I’d forgotten just how open it is up here. Very open and the wind was howling. There was a newish looking fence so that was pressed into mast support. The Inv-V dipole pointing NW-SE which is sort of OK for EU and NA. I setup and hunkered down as best I could. During the activation the wind and gusts got stronger and stronger. I was glad I had my Down jacket and the wind was from the South so wasn’t too cold. But the windchill took the temp to below 0C. There were two problems during the activation, the mast bending alarmingly in the wind and the wind drowning out the 817’s loud speaker.

First band was 30m and it was nicely busy, 26 QSOs in 35mins including a few short skip QSOs to Southern England. After that it was onto 40m. I heard activity on the WAB net so started on there. There was no net control so things were a bit iffy at times but 16 QSOs in 16mins. Then it became a zoo and I cannot be bothered with that any more. Down onto 60m and 6 leisurely QSOs took me to nearly 1300. After that I opened the 60-40m link and fitted the “danglers” to the ends of the 40m dipole. These are about 20cms long and bring the resonance down from 21.6MHz to 21.1MHz and it was on to 15m.

Without much effort Rich N4EX was there. OK much QSB and only 41/34 reports but that is the first QRP SSB across the pond QSO in sometime. OH3GZ was 56-59. SV3IEG was very QSB but ended up peaking 59. Last SSB QSO was LZ2OQ/1. OK qualified on 15m will do for me. I switched to CW and worked LZ2OQ/1 again and after a bit of calling and calling because I knew someone was there, K4MF 539/559 when the QSB allowed him.

By now I was exhausted from the wind gusts and had had enough. I thought about 20/17m but the pole was bending alarmingly so I packed up. Disaster… a lens had fallen out of my sunglasses. I’ve had them 27 years so this was bad. I carefully packed everything ready to put in the bag and emptied the bag but no sign of the missing lens. After packing up I spent 20mins scouring the heather. Nothing. I’m most annoyed. I only wear them for SOTA as my normal varifocals have reactive lenses. Boo 27 years :frowning: Having lost a lens and the wind getting stronger I decided to give SS-140 a miss this time.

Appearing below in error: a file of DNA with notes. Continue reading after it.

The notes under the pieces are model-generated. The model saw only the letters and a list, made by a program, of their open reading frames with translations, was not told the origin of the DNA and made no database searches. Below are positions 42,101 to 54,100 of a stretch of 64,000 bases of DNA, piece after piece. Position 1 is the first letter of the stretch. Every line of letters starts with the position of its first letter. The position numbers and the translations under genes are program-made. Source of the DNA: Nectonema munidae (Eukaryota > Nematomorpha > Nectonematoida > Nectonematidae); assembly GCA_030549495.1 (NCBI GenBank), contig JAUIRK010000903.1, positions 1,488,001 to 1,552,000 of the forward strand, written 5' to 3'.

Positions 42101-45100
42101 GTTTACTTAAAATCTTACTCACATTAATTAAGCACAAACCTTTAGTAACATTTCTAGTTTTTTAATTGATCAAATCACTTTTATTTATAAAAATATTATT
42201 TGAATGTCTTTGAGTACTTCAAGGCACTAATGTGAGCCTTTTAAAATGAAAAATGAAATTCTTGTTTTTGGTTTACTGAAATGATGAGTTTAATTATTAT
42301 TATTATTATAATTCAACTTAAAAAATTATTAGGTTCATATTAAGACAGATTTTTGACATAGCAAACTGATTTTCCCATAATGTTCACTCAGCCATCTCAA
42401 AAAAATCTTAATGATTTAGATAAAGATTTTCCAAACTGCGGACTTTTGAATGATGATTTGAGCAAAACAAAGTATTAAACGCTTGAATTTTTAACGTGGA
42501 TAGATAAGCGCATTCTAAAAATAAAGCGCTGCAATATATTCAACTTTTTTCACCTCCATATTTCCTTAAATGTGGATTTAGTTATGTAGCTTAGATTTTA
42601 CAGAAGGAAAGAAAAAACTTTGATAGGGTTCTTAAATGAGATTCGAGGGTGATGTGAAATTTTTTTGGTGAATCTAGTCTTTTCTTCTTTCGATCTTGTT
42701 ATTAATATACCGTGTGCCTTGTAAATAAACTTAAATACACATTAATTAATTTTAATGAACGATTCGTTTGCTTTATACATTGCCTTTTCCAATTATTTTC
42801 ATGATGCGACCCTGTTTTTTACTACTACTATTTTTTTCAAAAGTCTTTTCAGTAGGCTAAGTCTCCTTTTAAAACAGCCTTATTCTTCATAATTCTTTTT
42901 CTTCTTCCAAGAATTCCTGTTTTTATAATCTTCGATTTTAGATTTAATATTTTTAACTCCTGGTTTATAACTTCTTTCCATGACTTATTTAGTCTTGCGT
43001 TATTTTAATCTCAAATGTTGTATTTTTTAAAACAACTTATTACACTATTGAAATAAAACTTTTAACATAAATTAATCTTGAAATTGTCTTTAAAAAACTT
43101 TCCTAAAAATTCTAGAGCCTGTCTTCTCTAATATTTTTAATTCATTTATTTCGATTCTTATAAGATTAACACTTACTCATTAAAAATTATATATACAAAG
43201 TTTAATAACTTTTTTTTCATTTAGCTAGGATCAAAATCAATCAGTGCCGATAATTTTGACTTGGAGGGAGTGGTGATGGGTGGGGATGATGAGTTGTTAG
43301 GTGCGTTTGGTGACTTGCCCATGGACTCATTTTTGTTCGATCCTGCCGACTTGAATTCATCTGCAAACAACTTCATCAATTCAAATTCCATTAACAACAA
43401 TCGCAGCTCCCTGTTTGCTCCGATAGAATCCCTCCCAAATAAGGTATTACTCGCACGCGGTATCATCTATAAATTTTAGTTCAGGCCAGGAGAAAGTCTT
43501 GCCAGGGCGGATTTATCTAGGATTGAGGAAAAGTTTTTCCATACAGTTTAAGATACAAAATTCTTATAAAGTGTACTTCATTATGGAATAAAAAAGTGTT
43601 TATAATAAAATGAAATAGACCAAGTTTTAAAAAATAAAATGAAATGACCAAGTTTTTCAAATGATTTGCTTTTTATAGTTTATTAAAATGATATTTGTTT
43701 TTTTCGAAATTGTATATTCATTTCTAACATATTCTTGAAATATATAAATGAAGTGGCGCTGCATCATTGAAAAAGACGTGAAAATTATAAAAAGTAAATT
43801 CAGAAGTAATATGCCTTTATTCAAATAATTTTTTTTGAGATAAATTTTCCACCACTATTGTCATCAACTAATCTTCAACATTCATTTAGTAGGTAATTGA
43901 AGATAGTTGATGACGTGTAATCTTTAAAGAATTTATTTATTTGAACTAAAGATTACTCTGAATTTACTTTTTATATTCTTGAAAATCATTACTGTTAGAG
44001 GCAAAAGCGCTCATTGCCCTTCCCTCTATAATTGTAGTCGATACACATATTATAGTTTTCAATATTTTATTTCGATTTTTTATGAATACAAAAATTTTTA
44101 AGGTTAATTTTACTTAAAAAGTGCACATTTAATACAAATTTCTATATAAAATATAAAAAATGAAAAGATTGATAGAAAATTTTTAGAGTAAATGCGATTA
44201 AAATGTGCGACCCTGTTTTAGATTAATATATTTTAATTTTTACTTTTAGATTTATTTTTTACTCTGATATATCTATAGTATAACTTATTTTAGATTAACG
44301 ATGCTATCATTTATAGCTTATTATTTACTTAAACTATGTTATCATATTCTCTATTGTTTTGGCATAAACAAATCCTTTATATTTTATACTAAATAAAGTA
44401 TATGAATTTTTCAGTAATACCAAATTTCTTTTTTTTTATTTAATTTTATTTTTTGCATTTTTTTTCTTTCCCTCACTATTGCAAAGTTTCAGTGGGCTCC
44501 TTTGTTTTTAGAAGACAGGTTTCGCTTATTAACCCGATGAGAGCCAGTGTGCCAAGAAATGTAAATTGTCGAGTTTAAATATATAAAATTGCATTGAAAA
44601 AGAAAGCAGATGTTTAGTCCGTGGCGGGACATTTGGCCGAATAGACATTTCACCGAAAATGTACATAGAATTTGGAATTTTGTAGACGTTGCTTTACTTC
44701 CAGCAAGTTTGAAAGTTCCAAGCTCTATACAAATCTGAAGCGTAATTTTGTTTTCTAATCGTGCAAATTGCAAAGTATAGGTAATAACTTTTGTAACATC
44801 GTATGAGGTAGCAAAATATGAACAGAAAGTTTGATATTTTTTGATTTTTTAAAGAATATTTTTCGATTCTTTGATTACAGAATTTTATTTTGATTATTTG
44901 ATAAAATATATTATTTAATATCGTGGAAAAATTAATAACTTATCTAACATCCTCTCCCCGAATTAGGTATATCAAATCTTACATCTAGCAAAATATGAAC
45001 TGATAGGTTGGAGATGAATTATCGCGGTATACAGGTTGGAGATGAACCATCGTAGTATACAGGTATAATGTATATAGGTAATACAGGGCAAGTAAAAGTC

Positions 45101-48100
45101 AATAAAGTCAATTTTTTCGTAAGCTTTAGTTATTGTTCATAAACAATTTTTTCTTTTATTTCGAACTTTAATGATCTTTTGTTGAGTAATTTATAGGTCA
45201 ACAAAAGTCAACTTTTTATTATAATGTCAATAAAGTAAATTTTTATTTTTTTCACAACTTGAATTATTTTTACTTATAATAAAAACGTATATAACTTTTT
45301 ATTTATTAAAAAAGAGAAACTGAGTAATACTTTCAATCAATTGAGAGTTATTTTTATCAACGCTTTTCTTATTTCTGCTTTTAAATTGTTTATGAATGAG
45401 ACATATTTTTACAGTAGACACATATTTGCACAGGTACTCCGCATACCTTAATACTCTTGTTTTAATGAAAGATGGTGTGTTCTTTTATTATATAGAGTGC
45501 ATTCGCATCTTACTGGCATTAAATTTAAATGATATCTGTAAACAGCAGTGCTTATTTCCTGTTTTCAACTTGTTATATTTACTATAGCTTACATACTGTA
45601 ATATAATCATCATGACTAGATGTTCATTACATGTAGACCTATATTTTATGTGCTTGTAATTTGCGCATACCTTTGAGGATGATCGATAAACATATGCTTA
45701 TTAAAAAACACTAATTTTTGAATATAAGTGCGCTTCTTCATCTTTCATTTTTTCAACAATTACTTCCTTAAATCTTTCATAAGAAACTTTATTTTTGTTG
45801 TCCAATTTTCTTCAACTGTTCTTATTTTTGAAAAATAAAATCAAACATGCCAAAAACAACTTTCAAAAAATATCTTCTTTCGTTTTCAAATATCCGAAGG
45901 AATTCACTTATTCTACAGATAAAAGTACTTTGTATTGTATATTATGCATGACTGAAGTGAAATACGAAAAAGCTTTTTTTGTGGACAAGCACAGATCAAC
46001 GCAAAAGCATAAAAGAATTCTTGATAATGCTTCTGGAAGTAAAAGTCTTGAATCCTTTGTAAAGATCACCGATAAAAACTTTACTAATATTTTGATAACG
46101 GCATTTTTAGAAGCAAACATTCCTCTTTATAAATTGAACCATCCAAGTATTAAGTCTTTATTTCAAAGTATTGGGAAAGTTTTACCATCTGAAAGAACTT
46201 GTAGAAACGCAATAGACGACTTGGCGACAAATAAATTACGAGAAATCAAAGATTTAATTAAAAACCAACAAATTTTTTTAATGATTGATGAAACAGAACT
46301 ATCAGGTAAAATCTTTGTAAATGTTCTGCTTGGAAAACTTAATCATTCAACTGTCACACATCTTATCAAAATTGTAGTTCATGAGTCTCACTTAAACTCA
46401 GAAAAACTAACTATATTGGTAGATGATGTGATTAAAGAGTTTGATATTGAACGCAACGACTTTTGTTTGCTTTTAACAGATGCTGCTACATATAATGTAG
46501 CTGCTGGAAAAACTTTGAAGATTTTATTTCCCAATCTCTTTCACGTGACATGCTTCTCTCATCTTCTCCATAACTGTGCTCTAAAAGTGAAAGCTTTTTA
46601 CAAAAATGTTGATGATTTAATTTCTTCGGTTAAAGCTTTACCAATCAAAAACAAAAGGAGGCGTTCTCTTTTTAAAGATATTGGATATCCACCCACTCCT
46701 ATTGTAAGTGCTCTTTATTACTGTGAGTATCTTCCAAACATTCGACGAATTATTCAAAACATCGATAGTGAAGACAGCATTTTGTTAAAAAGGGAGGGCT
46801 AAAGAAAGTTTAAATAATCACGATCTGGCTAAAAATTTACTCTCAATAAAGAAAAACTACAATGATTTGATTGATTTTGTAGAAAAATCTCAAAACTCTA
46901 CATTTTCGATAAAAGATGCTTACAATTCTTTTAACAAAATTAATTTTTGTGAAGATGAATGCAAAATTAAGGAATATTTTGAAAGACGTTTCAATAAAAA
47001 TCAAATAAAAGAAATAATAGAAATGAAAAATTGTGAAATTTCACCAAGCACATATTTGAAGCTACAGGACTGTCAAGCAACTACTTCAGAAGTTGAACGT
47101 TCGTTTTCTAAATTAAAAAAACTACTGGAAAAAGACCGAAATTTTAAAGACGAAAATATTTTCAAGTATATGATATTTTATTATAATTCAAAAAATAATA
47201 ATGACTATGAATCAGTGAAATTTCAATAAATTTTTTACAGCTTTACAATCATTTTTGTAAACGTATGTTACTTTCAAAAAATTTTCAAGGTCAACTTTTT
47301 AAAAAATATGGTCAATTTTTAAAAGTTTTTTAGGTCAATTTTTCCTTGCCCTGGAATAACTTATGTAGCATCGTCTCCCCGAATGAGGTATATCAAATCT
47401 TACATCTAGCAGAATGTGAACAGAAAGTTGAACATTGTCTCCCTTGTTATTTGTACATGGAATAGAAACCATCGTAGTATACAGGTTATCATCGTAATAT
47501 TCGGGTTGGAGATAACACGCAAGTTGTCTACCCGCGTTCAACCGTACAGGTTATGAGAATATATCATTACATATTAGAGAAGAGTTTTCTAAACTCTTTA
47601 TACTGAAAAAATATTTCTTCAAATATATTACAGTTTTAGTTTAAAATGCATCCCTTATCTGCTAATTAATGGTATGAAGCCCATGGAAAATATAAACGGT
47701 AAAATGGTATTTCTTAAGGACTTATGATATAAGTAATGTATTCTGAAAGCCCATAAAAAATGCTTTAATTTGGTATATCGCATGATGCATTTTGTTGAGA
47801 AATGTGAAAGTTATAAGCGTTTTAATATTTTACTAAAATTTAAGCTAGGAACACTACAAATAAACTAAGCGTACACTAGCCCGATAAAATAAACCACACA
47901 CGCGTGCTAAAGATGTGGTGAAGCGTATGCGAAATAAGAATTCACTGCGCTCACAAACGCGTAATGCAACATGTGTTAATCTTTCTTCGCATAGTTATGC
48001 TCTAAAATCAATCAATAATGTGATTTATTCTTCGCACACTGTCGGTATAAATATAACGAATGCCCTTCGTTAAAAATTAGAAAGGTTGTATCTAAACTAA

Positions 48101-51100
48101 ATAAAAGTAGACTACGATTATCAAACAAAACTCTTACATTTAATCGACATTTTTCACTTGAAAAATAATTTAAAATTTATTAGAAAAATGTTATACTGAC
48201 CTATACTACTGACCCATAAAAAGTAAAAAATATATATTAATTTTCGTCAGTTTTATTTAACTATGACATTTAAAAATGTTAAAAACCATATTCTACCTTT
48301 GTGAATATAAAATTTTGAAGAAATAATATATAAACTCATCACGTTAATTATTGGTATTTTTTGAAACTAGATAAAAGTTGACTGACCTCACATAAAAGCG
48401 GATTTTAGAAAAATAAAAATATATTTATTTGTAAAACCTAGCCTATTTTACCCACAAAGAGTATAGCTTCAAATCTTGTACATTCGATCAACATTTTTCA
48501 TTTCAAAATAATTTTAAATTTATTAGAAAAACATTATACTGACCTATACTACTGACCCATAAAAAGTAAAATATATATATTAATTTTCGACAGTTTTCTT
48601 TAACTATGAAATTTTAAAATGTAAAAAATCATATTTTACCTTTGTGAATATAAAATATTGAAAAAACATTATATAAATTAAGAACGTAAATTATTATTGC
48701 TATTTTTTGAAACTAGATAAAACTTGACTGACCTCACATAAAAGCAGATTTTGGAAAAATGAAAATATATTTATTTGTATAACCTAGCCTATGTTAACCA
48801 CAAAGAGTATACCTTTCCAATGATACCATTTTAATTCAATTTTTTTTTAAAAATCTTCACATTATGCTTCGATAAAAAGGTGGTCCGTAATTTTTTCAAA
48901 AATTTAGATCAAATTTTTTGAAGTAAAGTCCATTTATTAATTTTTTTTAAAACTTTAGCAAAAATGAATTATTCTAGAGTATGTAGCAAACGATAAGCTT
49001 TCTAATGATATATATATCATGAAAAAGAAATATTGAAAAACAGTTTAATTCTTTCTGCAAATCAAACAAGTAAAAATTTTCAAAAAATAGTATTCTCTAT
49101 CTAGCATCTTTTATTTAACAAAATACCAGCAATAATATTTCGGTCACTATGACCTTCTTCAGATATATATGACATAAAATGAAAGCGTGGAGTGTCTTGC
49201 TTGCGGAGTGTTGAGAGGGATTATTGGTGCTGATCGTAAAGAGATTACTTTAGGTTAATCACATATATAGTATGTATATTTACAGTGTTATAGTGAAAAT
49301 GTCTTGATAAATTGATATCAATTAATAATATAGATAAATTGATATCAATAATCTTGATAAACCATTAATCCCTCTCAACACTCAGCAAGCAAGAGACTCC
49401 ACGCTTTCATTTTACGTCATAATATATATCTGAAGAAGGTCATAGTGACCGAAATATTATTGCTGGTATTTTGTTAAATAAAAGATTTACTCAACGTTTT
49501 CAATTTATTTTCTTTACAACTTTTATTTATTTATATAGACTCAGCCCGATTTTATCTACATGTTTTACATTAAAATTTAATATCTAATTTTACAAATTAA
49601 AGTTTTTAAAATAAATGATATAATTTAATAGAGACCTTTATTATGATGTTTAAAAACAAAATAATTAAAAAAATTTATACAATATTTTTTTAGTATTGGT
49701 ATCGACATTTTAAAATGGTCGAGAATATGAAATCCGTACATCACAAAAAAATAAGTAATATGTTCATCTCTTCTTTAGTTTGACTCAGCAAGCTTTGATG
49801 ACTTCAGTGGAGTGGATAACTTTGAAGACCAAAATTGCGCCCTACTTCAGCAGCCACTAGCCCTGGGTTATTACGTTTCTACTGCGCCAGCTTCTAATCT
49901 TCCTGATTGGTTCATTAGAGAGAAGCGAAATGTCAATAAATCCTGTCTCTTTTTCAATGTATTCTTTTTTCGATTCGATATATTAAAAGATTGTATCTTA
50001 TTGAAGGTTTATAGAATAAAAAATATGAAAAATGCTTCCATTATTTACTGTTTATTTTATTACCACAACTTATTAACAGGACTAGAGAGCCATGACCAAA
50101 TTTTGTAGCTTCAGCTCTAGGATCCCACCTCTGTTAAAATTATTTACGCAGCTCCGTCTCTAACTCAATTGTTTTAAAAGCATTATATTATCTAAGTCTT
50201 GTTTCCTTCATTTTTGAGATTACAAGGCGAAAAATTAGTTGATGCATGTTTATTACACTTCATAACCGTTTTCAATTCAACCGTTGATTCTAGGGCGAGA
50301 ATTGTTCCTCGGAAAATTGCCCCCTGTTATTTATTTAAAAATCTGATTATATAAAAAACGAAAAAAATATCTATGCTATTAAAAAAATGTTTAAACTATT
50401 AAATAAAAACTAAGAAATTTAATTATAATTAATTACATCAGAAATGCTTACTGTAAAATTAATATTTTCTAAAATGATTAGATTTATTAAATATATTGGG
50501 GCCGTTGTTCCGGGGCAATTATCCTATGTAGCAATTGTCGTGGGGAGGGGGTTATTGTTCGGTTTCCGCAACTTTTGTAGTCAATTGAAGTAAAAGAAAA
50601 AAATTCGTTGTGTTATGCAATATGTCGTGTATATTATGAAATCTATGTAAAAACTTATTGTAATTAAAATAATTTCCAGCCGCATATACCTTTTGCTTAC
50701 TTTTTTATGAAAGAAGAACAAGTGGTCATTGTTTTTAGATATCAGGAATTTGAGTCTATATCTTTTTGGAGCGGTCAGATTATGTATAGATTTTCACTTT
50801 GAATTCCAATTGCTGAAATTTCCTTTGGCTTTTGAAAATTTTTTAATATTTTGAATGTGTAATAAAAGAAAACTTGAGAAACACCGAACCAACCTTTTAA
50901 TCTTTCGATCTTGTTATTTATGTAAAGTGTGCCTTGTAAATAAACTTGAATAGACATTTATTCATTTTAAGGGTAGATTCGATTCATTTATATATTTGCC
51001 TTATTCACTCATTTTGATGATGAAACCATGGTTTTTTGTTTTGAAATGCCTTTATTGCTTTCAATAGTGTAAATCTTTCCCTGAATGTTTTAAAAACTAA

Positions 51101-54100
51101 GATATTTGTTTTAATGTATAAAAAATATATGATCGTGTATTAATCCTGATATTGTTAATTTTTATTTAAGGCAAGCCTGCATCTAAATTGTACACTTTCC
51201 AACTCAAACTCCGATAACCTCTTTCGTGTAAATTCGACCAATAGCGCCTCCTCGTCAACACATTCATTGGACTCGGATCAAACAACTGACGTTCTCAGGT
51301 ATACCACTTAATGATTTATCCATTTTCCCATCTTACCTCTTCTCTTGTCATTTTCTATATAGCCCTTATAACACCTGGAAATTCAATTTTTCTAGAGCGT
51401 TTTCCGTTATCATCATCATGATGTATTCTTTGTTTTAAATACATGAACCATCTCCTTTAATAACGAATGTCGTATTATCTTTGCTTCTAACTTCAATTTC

Summit trig point looking just South of East. The wooded hill on the left is Turner Cleuch Law GM/SS-140. I spent time during the setup to make sure the firebreaks still looked navigable. There didn’t appear to be any storm damage. I’d never considered was a belting microwave operating position this is. The take off down towards Newcastle and the NE is really splendid.

Whilst here a young lady walked up. We were surprised to find someone else on “our” hill. :slight_smile: You can see her in these panoramas.

Descent was the what should have been the ascent route. Boy did that wind buffet me on the way down. It was another double fleece job too. Taking the correct ridge I remembered the miserable ground, heather, boggy bits and tussocks. At least it looked nice :slight_smile:

Looking back up after about 10mins from leaving the trig point.

And looking down, miserable ground.

I made sure I avoided the cattle feeder and looking at it, the frozen brown had melted and was now runny brown. You can almost smell it in this photo!

1hr20 or so car park to summit. 1hr back. Loads of QSOs on 30m/40m, enough to qualify on 60m and 15m. It’s nice to see just how well the 40m dipole works as a 3/2 dipole. It wont have a perfect pattern but it was good enough for 2 NA QSOs on QRP and that will do to start with. I’m annoyed about those sunglasses.